- Matías Prats Cañete (1913–2004): Spanish radio and television journalist.
- Domenico Scarlatti (1685–1757): Italian composer who spent much of his life in the service of the Portuguese and Spanish royal families.
- Luigi Boccherini (1743–1805): Italian classical era composer.
- Tomás Bretón (1850–1923): Spanish musician and composer of zarzuelas.
- Lola Flores (1923–1995): Spanish singer, dancer and actress.
- Joaquín Sabina (1949): Spanish singer, songwriter, and poet.
- Nacho Canut (1957): bass player and one of the main composers (along with Alaska) of the bands Alaska y los Pegamoides, Alaska y Dinarama and Fangoria.
- Loquillo (1960): Spanish rock singer and founder of Loquillo y Trogloditas.
- Alaska (1963): Spanish-Mexican singer, DJ, and TV personality. She was of the main characters in the so-called Movida.
- Shakira (1977): Colombian singer-songwriter, dancer and model.
- Alexius Sylvius Polonus (1593–1653): Polish Jesuit astronomer and maker of astronomical instruments.
- Santiago Ramón y Cajal (1852–1934): Spanish pathologist, histologist, neuroscientist, and Nobel laureate (1906).
- Severo Ochoa (1905–1933): Spanish–American Doctor of Medicine and Biochemist, and joint winner of the 1959 Nobel Prize in Physiology or Medicine.
- Baltasar Gracián (1601–1658): Spanish Jesuit and baroque prose writer and philosopher. His proto-existentialist writings were lauded by Nietzsche and Schopenhauer.
- María Zambrano (1904–1991): Spanish essayist and philosopher.
- Philip II of Spain (1527–1598): Habsburg King of Spain and Portugal.During his reign, Spain reached the height of its influence and power.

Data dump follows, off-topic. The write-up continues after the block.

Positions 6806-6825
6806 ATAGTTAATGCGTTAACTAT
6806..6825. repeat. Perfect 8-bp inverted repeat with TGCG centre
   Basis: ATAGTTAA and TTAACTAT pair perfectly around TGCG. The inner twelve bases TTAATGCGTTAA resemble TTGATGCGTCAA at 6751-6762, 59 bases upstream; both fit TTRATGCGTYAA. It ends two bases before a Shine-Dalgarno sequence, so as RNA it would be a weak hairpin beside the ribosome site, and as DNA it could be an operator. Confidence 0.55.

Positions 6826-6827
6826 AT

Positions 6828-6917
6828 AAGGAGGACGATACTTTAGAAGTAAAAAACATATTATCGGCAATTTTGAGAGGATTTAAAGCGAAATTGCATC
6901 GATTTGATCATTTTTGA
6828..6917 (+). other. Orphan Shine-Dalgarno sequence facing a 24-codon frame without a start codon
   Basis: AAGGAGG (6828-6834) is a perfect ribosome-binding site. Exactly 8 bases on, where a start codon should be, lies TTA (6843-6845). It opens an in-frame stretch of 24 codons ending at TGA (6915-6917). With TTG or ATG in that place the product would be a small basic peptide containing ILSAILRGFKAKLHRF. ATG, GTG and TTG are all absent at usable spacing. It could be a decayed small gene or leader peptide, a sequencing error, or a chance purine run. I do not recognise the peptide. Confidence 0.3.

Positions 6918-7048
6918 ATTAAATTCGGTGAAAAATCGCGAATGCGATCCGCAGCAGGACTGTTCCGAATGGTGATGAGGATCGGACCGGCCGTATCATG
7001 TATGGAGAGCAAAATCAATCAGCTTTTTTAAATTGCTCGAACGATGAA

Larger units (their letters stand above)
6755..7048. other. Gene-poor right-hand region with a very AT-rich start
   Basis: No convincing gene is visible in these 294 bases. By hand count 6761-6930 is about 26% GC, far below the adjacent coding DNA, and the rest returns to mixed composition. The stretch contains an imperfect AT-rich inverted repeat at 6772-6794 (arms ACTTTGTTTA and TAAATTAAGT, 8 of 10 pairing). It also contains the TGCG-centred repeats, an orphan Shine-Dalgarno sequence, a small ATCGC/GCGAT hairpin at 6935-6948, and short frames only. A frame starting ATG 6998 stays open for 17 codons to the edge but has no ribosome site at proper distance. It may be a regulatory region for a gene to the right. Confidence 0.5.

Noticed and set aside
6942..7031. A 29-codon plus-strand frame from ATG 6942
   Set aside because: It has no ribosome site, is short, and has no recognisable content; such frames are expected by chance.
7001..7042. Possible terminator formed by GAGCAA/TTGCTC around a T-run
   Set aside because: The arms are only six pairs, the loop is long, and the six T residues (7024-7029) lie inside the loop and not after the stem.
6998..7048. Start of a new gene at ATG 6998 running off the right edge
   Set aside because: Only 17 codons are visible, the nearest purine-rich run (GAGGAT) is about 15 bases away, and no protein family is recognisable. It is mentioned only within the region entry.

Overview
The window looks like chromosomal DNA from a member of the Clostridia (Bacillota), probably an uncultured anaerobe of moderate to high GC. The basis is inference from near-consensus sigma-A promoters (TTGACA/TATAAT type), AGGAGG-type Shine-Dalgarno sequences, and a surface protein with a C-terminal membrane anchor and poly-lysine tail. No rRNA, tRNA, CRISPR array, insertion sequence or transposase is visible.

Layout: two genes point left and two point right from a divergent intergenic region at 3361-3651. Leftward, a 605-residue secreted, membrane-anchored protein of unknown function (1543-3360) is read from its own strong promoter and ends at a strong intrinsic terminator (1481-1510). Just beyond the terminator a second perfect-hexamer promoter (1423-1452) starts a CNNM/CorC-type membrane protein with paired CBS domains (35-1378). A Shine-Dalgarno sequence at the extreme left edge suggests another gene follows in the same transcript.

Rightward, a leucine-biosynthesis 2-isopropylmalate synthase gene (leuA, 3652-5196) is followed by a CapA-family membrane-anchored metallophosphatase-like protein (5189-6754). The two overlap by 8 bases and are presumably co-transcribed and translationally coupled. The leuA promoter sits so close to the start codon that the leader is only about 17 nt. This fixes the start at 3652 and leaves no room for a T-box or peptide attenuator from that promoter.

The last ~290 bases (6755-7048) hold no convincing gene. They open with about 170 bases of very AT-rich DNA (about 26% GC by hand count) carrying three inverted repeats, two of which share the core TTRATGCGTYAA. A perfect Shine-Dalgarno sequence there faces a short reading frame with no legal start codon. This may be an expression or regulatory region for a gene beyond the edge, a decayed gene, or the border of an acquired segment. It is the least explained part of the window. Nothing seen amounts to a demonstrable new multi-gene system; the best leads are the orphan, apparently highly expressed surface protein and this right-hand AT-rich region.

- Count-Duke of Olivares (1587–1645): Spanish royal favourite of Philip IV and minister.
- Philip IV of Spain (1605–1665): King of Spain and Portugal (as Philip III).
- Philip V of Spain (1683–1743): The first Spanish King of the House of Bourbon.
- Elizabeth Farnese (1692–1766): Queen of Spain as the wife of King Philip V, and de facto ruler of Spain from 1714 until 1746.
- Joseph Bonaparte (1768–1844): Elder brother of Napoleon Bonaparte,King of Spain (1808–1813, as José I).
- Simón Bolivar (1783–1830): Venezuelan military and political leader. Bolívar played a key role in Hispanic America's successful struggle for independence from the Spanish Empire.
- Ferdinand VII of Spain (1784–1833): Spanish monarch.
- Baldomero Espartero (1793–1879): Spanish general and political figure. He was associated with the radical (or progressive) wing of Spanish liberalism and would become their symbol and champion after taking credit for the victory over the Carlists in 1839.
- Leopoldo O'Donnell (1808–1867): Spanish general and statesman.